# What is longitudinal wave?

## What Does longitudinal wave Mean

Before entering fully into the meaning of the term longitudinal wave, we are going to proceed to know the etymological origin of the two words that give it its shape:

-Onda, in the first place, derives from Latin. Specifically, it emanates from “unda”, which can be translated as “whirlpool” or as “wave”.

-Longitudinal, secondly, it also comes from Latin. In your case, it should be noted that it is the result of the sum of several lexical components of that language: the adjective "longus", which can be translated as "long"; the suffix “-tudo, -tudinis”, which is used to indicate quality, and the suffix “-al”, which is used to indicate “relationship”.

A wave is, for physics, a periodic movement that can propagate in a vacuum or in a physical medium. Longitudinal , on the other hand, is that which is located or developed in the direction or sense of length .
The propagation of a wave in a medium is linked to the vibration it generates in the particles of said medium . When the direction of propagation of the wave is equal to the direction in which the vibration of the particles in the medium is generated , the wave in question is classified as longitudinal .

Therefore, a longitudinal wave is called that which, in the particles of the medium, produces an oscillating movement that is parallel to the direction in which the wave itself propagates . Longitudinal waves differ from transverse waves , whose direction of propagation is perpendicular to the direction in which the particles of the medium vibrate.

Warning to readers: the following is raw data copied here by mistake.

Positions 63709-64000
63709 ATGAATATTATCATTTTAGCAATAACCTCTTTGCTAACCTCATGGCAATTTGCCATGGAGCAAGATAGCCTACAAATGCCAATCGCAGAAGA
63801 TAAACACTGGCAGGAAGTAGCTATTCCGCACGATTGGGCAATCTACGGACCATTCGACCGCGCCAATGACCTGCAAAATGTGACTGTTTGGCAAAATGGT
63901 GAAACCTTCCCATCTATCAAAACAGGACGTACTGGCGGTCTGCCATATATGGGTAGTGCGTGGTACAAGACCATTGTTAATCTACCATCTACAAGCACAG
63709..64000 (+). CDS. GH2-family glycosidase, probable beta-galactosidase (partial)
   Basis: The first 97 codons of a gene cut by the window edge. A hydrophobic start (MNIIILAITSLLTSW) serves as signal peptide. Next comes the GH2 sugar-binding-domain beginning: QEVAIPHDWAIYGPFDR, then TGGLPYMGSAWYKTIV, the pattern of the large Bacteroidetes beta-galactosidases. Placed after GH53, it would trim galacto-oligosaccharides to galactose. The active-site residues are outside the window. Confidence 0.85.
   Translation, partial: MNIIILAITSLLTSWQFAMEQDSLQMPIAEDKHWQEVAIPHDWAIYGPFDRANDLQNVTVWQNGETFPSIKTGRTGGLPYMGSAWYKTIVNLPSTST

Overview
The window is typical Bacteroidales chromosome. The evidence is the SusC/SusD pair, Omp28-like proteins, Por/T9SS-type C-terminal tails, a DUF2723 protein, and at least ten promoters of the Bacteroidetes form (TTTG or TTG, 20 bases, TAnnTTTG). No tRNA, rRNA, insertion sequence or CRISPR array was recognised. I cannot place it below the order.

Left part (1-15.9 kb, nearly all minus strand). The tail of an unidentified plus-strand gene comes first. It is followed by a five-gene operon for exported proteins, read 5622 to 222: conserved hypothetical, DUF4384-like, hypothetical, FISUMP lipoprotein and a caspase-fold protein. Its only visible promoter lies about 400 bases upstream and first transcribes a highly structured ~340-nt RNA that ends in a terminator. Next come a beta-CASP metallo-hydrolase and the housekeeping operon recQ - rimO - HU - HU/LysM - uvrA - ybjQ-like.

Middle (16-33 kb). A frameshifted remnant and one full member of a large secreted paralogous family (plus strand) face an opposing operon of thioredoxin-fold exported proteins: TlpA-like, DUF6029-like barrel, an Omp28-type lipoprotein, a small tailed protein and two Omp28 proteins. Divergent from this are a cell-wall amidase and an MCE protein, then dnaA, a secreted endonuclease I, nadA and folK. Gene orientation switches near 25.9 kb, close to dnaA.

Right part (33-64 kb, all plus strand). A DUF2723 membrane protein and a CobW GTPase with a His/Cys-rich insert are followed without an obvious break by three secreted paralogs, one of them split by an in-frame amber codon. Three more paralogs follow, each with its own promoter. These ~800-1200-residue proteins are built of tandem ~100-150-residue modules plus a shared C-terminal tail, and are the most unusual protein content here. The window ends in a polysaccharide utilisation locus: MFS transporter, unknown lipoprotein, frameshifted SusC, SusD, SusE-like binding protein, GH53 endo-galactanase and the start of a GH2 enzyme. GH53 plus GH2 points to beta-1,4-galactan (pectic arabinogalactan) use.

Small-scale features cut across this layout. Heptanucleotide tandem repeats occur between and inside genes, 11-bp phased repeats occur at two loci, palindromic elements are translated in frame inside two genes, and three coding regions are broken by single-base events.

The sound waves , for example, are longitudinal waves. From the focus that generates the sound , wave fronts move away from the origin, causing a disturbance in the molecules of the medium in the same direction of propagation.
It is important to note that the sound wave causes a change in the sinusoidal pressure in the air. The passage of sound is accompanied by a back and forth movement of the air in the direction of propagation of this longitudinal wave.
The disturbance produced in the medium by a longitudinal wave, in short, is parallel to the direction in which the wave propagates. These longitudinal waves can propagate in gaseous, liquid or solid media.
In addition to all the above, it is interesting to know that every wave, and therefore also the longitudinal wave, is made up of several parts:

-The crest, which is the point at which the maximum undulation occurs.

-The valley, which, unlike the previous element, is the lowest point that the wave has.

-The wavelength is, for its part, the distance that exists between two consecutive ridges.

-The frequency, which is the number of times a wave repeats itself in a specific period of time.

-The cycle, which we can determine is from the beginning of the wave to the end of it.

-The period, which indicates the time it takes for a wave to repeat itself.

-The amplitude, which is the distance that exists vertically between the maximum point of the wave, which is the crest, and the midpoint of it.

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